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Video blog

I’ve blogged a video reply to Charles Cooper’s article at CNET.

Real Player (7mb…Possibly not working. Sorry.)
Quicktime (11mb)
Windows MediaPlayer (3.5mb)

Why videoblog it? It’s an experiment. (PS: Don’t forget Dan Bricklin’s reply to Cooper.)

Chris Lydon captures a lot of truth about the Convention, including by interviewing Jay Rosen.

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53 Responses to “Video blog”

  1. video reply to Charles Cooper’s article at CNET

  2. Again with the Blogging vs. Journlism

    In his c|net article “Cybertourists in Boston” Charles Cooper proves he, like the majority of Journalists, just doesn’t get it….

  3. Good choice to use of video!


  5. Please view my response at

    (I may try to put it into a better format later)

  6. Agreed. In fact this sounds a lot like my reaction to some other idiot earlier this month:

  7. that was awesome.

    i would disagree with you though. i think bloggers will be continued to get credentialed over the next few conventions. it’s free publicity and it doesnt really cost anything. plus most “amatuers” will come across more as fans than critics.

    and since conventions are mostly hype, who better to invite than people who will buy into the magic.

  8. Both Sides Now

    Bows and flows of confetti, balloons falling from the ceiling, celebrating the launch of the hot new product, The 2004 Democratic Presidential Nominee. Carefully scripted speeches, access, inviting just the right mix of dignitaries and press, this yea…

  9. More Convention Wrap-Up

    Apparently, I’m the last person on Earth to find out about Jib Jab’s “This Land” video. Absolutely hilarious if you haven’t yet seen it. Natasha has her version of our Novak baiting on her blog, Pacific Views (my picture and…

  10. David Weinberger video blogs response to Cooper

    David Weinberger video blogs a reply to Charles Cooper’s article at CNET. Charles Cooper criticizes the credentialed DNC bloggers as bad journalists and David responds. If the text of his response had been in his post, I might not have…

  11. That was fun Dave. You really should put a Creative Commons CC on it so people will share the video without asking permission. On the other hand, since I KNOW you won’t mind, I’m sharing it without asking permission anyway. I made a BitTorrent torrent of the Quicktime version and uploaded it here.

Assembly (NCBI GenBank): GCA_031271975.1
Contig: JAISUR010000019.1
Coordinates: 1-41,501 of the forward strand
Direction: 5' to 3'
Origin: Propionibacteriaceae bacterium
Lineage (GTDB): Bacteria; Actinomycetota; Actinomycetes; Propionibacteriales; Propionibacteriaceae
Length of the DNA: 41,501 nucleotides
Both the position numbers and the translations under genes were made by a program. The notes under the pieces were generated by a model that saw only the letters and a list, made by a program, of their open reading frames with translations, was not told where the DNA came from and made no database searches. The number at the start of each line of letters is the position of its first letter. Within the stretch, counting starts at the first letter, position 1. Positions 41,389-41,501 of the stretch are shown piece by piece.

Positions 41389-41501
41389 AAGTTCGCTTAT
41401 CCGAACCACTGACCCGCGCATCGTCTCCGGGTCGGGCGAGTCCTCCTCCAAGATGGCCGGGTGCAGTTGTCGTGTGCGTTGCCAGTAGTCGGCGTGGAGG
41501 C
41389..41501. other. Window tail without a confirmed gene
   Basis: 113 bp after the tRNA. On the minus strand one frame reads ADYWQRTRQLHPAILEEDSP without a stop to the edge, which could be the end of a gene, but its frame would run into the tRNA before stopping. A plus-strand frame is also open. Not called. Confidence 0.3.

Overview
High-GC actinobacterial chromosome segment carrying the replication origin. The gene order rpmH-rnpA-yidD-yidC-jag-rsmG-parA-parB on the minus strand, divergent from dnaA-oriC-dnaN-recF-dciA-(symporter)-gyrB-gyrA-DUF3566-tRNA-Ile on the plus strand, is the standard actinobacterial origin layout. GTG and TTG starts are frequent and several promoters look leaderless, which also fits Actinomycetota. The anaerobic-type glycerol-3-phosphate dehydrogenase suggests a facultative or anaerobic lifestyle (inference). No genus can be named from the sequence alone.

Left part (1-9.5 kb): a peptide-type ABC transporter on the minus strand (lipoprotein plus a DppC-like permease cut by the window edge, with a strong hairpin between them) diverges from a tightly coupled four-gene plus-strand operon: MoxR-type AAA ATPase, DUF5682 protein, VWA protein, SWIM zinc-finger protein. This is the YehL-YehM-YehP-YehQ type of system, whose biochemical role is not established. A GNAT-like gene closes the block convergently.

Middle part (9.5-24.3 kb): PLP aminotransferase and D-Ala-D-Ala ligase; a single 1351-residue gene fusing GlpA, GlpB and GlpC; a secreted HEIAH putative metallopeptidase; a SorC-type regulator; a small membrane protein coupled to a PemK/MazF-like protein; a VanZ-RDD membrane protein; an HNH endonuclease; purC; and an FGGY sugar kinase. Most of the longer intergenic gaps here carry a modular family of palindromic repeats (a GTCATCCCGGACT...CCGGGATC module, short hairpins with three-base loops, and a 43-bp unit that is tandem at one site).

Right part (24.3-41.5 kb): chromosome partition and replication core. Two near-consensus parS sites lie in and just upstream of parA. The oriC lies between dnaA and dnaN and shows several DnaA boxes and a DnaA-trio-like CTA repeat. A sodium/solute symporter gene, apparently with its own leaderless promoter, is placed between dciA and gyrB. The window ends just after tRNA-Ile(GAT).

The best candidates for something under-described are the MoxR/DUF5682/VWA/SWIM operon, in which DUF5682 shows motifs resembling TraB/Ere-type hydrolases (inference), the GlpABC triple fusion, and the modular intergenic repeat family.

12. Oops. Sorry David, I forgot you’re a David, not a Dave. Right?

  13. D’oh. Should have CC’ed it. But I have decided not to bring legal action against you anyway, Joi.

    Please consider it to be in the public domain.

  14. cool videoblog……thank you very much david weinberger……

  15. do more videoblog.

  16. Dave,

    The one thing that you left out of your DNC Blogger video report was the value of the RSS Aggregators.

    The convenion bloggers aggregator provided an up-to-the-minute stream of multimedia content on Boston weather, main stream articles and blog posts. As a consumer/blogger of news and information, I liked the variety of choice the aggregator page offered. The DNC blogger personal-point-of-view was very valid in the orgainic convention news tapestry.

    BTW: How did your body hold up to the standing and walking?

  17. Everything comes together – eventually

    My wholistic, integrated, aggregated and highly customizable digital lifestyle aggregation meme is coming into focus. Everywhere I look people are talking about elements which are part of this meme. Today’s element is video blogging. Video has taken a …

  18. 1) Technically, I don’t think the experiment worked well – none of the three files played OK on my Linux machine (xine or mplayer). The RealPlayer one was just barely comprehensible.

    2) There’s a deep issue that’s been sidestepped:

    a) Many evangelists of blogging want social credentials for the activity as important or significant, and hence appeal to journalism or reporting
    b) When it’s pointed out that very little journalism or reporting is done, the reply is “It’s not journalism or reporting, it’s *blogging*, so none of that applies”
    c) Given this contradiction, then we go to, if you don’t like it, don’t read it – which is not an answer to the problem.

    Furhter, deponent sayeth not, because I’m way out of my power-law league.

  19. Social Experimentation with no Criteria for Succes

    Bloggers are organic by nature, if you will. We write about random stuff daily. Anyone, even the most “serious” political blogger, will discuss their family, that their car caught on fire, or the weather from time to time. Because Blogs are WEB LOGS….